Wednesday, February 25, 2009

Madeleine L'Engle:

When I start working on a book, which is usually several years and several books before I start to write it, I am somewhat like a French peasant cook. There are several pots on the back of the stove, and as I go by during the day's work, I drop a carrot in one, an onion in another, a chunk of meat in another. When it comes time to prepare the meal, I take the pot which is most nearly full and bring it to the front of the stove. So it is with writing.

Walking on Water, p. 215

Tuesday, February 24, 2009

Anne Lamott:

Writing is about learning to pay attention and to communicate what is going on.

Bird by Bird, p. 97

Monday, February 23, 2009

Woody Guthrie:

It's my job to disturb the comfortable and comfort the disturbed.

Friday, February 20, 2009

Madeleine L'Engle:

There is no topic which is of itself taboo; if it springs from the writer's need to understand life and all its vagaries and vicissitudes, if it is totally honest and unself-pitying, then it will have the valid ring of truth.

Walking on Water, p. 123-124

Thursday, February 19, 2009

Words and Music

I am thrilled to be able to combine two of my great loves tomorrow -- music and literature/writing. I will be attending a roundtable discussion featuring Mary Gauthier, Minton Sparks, Linford Detweiler and Karin Berquist of Over the Rhine, and Julie Lee. The musicians will discuss "Shadows of the Word: Songwriters and Literary Legacies of Religion and Place." The gathering concludes a series hosted by Nashville's Vanderbilt University focusing on the late author Flannery O'Connor (pictured above).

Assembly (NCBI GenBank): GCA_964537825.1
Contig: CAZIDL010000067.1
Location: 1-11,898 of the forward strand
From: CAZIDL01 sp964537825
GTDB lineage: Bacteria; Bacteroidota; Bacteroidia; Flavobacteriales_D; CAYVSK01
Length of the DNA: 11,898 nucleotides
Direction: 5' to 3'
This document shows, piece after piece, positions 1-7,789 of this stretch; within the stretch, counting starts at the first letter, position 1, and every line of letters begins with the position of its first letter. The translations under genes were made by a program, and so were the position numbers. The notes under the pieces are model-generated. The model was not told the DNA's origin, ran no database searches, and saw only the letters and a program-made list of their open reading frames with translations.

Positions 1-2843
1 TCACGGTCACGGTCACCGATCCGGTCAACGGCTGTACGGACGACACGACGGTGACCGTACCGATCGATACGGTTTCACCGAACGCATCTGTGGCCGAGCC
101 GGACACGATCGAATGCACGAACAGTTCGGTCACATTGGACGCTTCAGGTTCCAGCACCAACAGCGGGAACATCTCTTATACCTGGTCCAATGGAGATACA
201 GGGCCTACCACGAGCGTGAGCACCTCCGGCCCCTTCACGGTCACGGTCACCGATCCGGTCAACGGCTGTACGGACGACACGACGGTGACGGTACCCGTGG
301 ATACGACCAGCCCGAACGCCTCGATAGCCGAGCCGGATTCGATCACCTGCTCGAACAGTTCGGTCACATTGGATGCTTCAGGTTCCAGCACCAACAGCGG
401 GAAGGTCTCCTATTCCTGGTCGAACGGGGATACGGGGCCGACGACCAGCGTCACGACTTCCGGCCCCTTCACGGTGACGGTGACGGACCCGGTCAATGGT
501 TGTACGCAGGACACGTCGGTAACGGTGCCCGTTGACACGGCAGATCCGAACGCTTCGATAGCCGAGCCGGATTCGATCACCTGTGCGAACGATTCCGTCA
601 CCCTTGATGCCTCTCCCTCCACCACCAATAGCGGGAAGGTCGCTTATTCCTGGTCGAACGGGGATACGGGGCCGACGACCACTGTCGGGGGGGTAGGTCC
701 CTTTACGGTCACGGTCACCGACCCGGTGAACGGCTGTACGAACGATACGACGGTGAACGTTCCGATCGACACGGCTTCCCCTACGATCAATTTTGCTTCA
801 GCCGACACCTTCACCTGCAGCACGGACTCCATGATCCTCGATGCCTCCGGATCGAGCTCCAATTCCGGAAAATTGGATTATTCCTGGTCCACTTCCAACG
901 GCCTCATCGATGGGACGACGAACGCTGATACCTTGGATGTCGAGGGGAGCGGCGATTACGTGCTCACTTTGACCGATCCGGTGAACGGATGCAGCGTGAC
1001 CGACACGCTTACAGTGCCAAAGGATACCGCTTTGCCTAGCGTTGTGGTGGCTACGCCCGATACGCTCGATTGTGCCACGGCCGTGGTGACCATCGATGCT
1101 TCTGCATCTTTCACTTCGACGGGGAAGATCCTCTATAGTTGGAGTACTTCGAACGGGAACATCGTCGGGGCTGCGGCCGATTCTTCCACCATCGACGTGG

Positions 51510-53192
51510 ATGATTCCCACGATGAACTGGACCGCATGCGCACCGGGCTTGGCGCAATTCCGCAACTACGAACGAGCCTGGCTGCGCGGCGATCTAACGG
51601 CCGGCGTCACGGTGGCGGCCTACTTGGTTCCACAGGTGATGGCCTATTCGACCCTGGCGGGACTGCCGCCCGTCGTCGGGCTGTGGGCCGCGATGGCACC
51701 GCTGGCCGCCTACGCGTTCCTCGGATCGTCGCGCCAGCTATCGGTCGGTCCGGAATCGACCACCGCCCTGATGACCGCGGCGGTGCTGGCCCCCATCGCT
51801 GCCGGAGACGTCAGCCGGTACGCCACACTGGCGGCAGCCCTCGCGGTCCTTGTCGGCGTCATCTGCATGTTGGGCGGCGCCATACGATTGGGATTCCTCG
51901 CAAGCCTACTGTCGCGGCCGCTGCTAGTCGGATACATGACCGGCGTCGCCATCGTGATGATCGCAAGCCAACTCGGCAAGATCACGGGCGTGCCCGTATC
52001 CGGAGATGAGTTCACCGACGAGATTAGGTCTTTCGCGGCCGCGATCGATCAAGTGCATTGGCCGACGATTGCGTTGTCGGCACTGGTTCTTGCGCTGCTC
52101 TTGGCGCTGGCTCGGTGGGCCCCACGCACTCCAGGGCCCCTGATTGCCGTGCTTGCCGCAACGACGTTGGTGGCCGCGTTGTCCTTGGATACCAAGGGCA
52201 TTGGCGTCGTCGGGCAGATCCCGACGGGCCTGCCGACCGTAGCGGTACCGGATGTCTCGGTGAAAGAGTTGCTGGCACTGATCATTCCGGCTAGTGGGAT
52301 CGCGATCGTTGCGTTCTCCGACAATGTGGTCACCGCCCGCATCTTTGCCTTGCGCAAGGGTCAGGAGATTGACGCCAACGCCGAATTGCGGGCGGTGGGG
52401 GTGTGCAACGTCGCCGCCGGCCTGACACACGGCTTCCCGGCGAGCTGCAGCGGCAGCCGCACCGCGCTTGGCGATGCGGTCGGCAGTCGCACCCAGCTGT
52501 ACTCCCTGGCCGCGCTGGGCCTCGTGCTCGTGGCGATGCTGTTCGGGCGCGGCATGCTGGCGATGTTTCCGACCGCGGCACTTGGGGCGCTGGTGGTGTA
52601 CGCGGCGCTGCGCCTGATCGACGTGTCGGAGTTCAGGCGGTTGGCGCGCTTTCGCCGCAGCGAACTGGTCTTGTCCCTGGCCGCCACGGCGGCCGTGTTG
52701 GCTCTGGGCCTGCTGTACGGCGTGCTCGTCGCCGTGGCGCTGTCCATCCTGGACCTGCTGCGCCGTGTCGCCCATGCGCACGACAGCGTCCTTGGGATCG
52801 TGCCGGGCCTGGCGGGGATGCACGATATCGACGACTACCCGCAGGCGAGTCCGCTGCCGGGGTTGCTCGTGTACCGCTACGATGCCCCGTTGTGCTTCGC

Wednesday, February 18, 2009

Anne Lamott:

Try to remember that to some extent, you're just the typist. A good typist listens.

Bird by Bird, p. 72

Tuesday, February 17, 2009

C. S. Lewis:

You can't get a cup of tea big enough or a book long enough to suit me.

Thursday, February 12, 2009

Madeleine L'Engle:

Remembering the lovely things we have forgotten is one of the reasons for all art.

Walking on Water, p. 121

Wednesday, February 11, 2009

Thornton Wilder:

Do any human beings ever realize life while they live it?

No. The saints and poets, maybe. They do some.

Our Town

Tuesday, February 3, 2009

Flannery O'Connor:

All I have is a talent and nothing else to do but cultivate it.

In a letter to Betty Hester

Monday, February 2, 2009

Anne Lamott:

If you are a writer, or want to be a writer, this is how you spend your days -- listening, observing, storing things away, making your isolation pay off. You take home all you've taken in, all that you've overheard, and you turn it into gold. (Or at least you try.)

Bird by Bird, p. 66